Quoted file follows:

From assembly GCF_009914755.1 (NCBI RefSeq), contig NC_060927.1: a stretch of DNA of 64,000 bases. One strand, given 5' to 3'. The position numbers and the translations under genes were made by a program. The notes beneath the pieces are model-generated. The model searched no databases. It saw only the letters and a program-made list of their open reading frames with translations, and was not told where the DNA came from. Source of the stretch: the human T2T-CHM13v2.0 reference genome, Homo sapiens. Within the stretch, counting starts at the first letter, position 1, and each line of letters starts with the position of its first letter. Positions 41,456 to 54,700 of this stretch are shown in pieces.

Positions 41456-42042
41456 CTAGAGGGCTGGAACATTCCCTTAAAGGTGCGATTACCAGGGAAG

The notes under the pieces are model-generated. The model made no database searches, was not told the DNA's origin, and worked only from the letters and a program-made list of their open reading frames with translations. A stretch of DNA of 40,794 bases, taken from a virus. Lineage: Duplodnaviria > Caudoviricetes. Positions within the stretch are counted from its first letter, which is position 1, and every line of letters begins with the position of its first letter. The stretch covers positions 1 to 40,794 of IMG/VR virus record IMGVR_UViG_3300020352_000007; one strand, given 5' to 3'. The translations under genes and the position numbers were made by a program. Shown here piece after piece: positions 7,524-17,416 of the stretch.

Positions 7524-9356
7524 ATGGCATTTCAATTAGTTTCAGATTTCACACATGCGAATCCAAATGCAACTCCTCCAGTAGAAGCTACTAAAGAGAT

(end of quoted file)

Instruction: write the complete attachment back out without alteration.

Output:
From assembly GCF_009914755.1 (NCBI RefSeq), contig NC_060927.1: a stretch of DNA of 64,000 bases. One strand, given 5' to 3'. The position numbers and the translations under genes were made by a program. The notes beneath the pieces are model-generated. The model searched no databases. It saw only the letters and a program-made list of their open reading frames with translations, and was not told where the DNA came from. Source of the stretch: the human T2T-CHM13v2.0 reference genome, Homo sapiens. Within the stretch, counting starts at the first letter, position 1, and each line of letters starts with the position of its first letter. Positions 41,456 to 54,700 of this stretch are shown in pieces.

Positions 41456-42042
41456 CTAGAGGGCTGGAACATTCCCTTAAAGGTGCGATTACCAGGGAAG

The notes under the pieces are model-generated. The model made no database searches, was not told the DNA's origin, and worked only from the letters and a program-made list of their open reading frames with translations. A stretch of DNA of 40,794 bases, taken from a virus. Lineage: Duplodnaviria > Caudoviricetes. Positions within the stretch are counted from its first letter, which is position 1, and every line of letters begins with the position of its first letter. The stretch covers positions 1 to 40,794 of IMG/VR virus record IMGVR_UViG_3300020352_000007; one strand, given 5' to 3'. The translations under genes and the position numbers were made by a program. Shown here piece after piece: positions 7,524-17,416 of the stretch.

Positions 7524-9356
7524 ATGGCATTTCAATTAGTTTCAGATTTCACACATGCGAATCCAAATGCAACTCCTCCAGTAGAAGCTACTAAAGAGAT